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Are you looking for a phonics curriculum to teach your child to read? Well you’ve come to the RIGHT PLACE! Let’s be honest here, only, YOU really know what is best for your child.
However, it’s not easy to pick tone! If you know nothing about them. So, here I am to make it so much easier for you! I will lay out the STRENGTHS and WEAKNESSES for the Phonics curriculums, I have had personal experience and training in. Now, remember this is my opinion from my own experience. You may disagree with what I say. These are in no particular order.
However, I will say that, overall, my firm belief is that it depends on what is best suited for you and your child! You need to be comfortable with what you’re teaching them and they should be able to enjoy it. I would advise that if your child is in school, you should teach them using the same scheme to help them consolidate (practice) their learning.
Welp! Here I go…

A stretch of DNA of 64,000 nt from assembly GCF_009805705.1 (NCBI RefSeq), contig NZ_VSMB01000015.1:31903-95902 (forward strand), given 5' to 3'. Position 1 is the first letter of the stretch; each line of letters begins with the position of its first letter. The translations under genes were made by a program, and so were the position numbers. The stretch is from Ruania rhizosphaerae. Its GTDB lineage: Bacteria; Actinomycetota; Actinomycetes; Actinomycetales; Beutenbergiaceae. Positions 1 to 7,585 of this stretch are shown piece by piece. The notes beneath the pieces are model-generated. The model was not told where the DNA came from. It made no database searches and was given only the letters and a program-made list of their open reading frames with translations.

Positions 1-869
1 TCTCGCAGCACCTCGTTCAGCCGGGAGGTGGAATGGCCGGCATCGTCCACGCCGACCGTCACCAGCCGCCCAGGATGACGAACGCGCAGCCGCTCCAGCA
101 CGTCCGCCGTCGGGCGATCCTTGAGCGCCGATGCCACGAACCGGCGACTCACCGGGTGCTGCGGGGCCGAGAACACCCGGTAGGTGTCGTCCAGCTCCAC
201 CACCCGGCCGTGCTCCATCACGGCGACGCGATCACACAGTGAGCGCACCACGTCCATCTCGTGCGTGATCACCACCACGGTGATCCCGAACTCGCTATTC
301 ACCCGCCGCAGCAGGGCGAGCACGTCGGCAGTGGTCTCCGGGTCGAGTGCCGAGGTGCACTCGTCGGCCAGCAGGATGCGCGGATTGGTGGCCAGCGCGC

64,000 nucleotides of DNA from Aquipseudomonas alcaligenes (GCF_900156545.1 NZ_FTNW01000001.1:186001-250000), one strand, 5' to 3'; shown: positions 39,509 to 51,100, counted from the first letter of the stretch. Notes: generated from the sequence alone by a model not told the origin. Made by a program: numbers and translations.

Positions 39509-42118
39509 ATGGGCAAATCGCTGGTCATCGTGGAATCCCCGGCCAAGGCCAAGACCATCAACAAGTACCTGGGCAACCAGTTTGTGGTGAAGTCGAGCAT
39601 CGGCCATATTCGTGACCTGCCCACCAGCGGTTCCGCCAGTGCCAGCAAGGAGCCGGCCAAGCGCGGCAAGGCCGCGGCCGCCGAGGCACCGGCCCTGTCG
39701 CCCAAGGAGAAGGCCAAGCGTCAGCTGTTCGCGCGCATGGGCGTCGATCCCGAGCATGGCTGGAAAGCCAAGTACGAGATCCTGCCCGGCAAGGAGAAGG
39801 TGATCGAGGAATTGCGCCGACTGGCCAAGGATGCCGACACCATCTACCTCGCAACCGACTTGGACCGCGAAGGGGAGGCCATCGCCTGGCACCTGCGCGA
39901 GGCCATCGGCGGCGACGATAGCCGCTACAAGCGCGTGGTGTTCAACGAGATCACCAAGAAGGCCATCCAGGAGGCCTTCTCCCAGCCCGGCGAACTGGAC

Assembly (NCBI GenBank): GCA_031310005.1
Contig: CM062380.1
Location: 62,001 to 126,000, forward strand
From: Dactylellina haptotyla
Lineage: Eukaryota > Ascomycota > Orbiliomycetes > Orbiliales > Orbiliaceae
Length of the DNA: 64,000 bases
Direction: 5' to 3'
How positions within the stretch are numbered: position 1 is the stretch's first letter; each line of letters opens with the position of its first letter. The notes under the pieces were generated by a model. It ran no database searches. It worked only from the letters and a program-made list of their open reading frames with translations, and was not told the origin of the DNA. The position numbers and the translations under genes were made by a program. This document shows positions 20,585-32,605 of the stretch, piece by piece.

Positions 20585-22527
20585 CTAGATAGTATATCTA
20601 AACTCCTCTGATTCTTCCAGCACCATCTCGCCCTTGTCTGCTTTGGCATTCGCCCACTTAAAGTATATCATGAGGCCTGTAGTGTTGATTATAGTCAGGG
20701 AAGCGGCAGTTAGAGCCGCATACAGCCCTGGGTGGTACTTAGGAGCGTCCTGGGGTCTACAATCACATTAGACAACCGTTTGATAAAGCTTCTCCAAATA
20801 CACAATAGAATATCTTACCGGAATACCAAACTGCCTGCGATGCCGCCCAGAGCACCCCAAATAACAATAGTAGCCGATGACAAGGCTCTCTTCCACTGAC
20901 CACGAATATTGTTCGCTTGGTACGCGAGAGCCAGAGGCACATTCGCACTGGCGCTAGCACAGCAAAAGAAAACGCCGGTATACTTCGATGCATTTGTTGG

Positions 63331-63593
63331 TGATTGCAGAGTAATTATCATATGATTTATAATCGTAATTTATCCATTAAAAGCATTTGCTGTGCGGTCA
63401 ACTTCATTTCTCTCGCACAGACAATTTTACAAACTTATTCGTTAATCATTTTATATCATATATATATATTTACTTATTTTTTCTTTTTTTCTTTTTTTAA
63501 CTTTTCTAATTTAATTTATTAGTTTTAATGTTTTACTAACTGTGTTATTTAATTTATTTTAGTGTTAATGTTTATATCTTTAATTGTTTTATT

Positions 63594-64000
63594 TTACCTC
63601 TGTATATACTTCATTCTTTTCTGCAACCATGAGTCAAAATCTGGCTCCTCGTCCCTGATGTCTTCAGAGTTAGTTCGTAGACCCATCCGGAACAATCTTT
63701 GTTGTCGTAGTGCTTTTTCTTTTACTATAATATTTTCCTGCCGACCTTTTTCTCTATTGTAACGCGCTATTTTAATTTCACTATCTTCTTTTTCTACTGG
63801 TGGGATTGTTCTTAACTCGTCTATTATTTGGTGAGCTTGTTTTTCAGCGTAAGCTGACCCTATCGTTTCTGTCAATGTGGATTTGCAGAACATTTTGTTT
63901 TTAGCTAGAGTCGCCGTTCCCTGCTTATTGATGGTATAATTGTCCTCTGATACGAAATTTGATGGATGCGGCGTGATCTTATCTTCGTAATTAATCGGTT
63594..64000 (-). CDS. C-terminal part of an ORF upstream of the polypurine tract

1. Ruth Miskin (Read, Write Ink)
Type of homeschooler: Traditional, Classical and homeschooling with unit studies
Strengths: At first I wasn’t really sold on Read, Write Ink but once I had the formal training, it was quite good. Ruth Miskin helps you with structuring your reading. It has some really interesting rhymes to help with forming letters and has a very good approach to remembering sight words and an amazing approach to reading comprehension (understanding what you have read).
Resources: There are many resources for Ruth Miskin available. They have available parent guides and packs. They also have a lot of tutorials and guides on YouTube.